gardening · recipes

Beans

broad beans

Every year I raise a patch of broad beans – and not because I am a broad who loves beans – but rather because I enjoy presiding over a vigorous leafy crop laden with produce. A thick forest of tall growth bursting with fat pods does wonders for the soul.

Invest in a packet of seed and plant yourself some rows when next you are given some sunny moments of alone time on a future weekend. If the soil is moist, there is not much else to do but wait for a few weeks to see your bean shoots appear. Once established, rather than deep watering, broad beans love a good spray. Soon white flowers with black spots will appear – the forerunner to your pods. During this period, as your crop develops, make regular visits and marvel at the dense growth.

Other than a gentle watering, these beans will ask nothing of you, will not notice if you’re sporting gumboots with pencil skirt and will stand silently by you as your strategy for dealing with an aberrant child is formulated.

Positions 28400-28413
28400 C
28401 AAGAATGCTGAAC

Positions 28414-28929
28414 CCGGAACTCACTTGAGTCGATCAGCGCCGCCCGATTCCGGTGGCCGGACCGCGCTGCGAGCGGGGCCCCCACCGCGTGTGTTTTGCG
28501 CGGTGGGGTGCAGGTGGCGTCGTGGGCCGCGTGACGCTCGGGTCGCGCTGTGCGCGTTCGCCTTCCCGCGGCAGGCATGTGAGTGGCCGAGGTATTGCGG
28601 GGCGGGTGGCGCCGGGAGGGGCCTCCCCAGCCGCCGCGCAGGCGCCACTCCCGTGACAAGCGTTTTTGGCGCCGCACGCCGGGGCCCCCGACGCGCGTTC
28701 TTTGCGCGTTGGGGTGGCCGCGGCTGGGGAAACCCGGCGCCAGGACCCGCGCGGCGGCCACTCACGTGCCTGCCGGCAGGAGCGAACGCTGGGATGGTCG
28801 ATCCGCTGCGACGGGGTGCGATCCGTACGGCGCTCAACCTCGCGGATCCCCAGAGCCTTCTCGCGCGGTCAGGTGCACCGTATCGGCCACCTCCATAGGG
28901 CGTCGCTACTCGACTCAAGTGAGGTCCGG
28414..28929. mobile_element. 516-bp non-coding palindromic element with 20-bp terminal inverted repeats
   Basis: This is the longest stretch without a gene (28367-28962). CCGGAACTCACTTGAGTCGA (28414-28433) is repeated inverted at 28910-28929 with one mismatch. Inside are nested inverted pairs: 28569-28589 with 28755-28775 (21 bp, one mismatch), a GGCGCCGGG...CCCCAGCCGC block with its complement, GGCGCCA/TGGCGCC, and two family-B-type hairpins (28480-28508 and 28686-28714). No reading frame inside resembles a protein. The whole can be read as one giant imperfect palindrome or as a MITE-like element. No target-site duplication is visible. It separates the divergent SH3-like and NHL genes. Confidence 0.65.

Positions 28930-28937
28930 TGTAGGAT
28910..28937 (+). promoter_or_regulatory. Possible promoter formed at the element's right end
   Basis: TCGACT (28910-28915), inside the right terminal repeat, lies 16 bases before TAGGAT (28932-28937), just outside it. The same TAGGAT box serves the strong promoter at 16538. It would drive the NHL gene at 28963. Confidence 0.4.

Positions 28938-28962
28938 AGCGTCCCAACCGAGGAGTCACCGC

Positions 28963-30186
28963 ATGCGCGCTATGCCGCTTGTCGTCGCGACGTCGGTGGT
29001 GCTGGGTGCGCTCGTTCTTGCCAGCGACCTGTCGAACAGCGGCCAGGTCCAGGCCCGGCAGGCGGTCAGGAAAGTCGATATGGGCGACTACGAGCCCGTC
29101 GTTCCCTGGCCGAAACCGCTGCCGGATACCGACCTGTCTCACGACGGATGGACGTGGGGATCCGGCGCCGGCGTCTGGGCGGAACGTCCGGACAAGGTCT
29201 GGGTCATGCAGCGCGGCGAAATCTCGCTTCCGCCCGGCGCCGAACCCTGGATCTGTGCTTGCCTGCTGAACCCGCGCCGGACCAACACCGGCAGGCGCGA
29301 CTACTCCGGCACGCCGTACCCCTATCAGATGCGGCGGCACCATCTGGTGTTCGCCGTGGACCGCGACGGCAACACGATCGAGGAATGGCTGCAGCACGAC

Here is a soup derived from a recipe in my new soup bible, a tome that will be seeing me well through Winter 2013 and beyond. (Many of my favourite food people have had a hand in this book: Sophie Grigson, Monty Don and Sarah Raven, so it was impossible not to own a copy.)

1 tbsp olive oil
3 onions sliced
1 leek sliced
1.5 kg shelled broad beans
4 garlic cloves crushed
4 new potatoes, peeled and chopped
salt and pepper
flat leaf parsley
parmesan cheese

  1. Heat oil in a large pan over a medium heat.
  2. Add onions and leek. Soften for 10 minutes stirring often.
  3. Add the beans, garlic, and potatoes. Stir then pour in 3 litres of water. Season well with salt and pepper.
  4. Increase heat and bring to the boil, then simmer for 15-20 minutes. Cool and then process with stick blender.
  5. Serve with parsley scattered over and some parmesan cheese on top.

broad beans growingPostscript: People originating from distant parts prefer to eat the beans freshly from the pod, with a glass of arak to see them down. Therefore, my beans rarely make it to the cooking pot, with often only a pile of vacated skins left abandoned on the counter top as evidence that they ever were.

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